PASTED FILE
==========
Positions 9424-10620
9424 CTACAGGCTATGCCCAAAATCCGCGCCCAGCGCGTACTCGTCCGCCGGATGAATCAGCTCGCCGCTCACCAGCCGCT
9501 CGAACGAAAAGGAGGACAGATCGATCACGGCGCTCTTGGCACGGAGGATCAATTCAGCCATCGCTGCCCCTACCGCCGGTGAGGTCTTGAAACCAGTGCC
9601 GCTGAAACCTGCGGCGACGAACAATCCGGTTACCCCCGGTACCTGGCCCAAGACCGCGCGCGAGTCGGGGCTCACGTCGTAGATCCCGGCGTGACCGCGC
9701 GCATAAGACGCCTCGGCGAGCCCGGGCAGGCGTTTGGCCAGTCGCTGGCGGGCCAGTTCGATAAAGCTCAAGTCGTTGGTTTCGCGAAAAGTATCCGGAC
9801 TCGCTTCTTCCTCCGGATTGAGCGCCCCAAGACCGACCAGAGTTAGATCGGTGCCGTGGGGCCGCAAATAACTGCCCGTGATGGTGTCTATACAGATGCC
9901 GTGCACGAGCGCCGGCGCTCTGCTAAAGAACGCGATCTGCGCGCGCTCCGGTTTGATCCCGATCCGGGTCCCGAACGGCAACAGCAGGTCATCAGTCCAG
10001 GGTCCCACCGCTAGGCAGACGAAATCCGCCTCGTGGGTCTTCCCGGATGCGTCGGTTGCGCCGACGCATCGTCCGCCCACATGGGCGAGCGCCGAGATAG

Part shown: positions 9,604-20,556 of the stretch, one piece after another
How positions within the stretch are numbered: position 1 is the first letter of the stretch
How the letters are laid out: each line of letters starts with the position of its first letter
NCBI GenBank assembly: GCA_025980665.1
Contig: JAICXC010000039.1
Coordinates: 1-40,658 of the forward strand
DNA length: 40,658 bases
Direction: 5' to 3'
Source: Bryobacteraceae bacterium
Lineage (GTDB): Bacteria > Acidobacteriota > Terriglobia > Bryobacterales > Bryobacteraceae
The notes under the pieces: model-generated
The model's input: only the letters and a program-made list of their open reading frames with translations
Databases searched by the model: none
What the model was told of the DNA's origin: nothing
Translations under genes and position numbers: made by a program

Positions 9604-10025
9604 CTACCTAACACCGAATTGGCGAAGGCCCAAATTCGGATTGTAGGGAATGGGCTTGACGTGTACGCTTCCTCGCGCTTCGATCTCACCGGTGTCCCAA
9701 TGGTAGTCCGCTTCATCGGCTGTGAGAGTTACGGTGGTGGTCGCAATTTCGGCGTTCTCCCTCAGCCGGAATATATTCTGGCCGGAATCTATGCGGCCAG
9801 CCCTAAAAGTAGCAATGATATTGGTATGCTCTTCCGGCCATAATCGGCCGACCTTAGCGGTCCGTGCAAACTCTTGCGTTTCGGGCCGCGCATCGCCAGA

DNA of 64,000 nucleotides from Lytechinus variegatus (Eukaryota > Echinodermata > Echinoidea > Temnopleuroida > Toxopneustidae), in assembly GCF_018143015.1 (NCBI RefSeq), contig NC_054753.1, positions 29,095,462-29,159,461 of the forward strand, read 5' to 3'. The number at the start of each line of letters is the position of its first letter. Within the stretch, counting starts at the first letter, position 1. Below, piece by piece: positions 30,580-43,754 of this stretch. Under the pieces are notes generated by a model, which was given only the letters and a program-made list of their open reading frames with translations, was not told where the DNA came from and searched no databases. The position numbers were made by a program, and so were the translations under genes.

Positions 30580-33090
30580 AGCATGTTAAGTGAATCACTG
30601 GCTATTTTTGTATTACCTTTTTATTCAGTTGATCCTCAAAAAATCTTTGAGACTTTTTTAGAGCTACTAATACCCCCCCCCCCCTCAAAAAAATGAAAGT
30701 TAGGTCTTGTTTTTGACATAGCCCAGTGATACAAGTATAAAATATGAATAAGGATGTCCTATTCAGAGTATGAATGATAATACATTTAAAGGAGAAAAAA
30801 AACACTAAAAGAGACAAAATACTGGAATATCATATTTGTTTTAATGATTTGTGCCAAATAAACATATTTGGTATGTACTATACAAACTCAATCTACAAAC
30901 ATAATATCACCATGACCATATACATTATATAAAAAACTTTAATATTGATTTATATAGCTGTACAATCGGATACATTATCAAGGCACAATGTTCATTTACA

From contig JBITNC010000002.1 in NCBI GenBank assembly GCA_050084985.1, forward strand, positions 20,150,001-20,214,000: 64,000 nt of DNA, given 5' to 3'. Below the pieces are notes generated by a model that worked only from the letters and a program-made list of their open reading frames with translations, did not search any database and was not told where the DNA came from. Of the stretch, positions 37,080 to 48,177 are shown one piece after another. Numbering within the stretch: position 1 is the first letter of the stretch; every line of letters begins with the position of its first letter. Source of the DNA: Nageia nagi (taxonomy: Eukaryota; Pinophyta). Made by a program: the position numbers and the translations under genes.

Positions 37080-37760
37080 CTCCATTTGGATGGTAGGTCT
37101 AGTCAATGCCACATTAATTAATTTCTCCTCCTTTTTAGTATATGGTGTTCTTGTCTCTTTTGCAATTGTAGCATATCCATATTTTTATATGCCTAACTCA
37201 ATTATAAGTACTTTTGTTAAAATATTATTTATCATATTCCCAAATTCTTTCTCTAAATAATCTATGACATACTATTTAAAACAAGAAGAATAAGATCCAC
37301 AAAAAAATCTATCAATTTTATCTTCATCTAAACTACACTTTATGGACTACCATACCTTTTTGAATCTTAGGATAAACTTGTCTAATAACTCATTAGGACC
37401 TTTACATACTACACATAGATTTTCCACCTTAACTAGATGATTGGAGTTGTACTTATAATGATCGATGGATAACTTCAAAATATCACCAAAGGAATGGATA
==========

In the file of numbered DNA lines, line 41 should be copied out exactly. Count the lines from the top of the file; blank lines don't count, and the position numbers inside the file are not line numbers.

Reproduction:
37401 TTTACATACTACACATAGATTTTCCACCTTAACTAGATGATTGGAGTTGTACTTATAATGATCGATGGATAACTTCAAAATATCACCAAAGGAATGGATA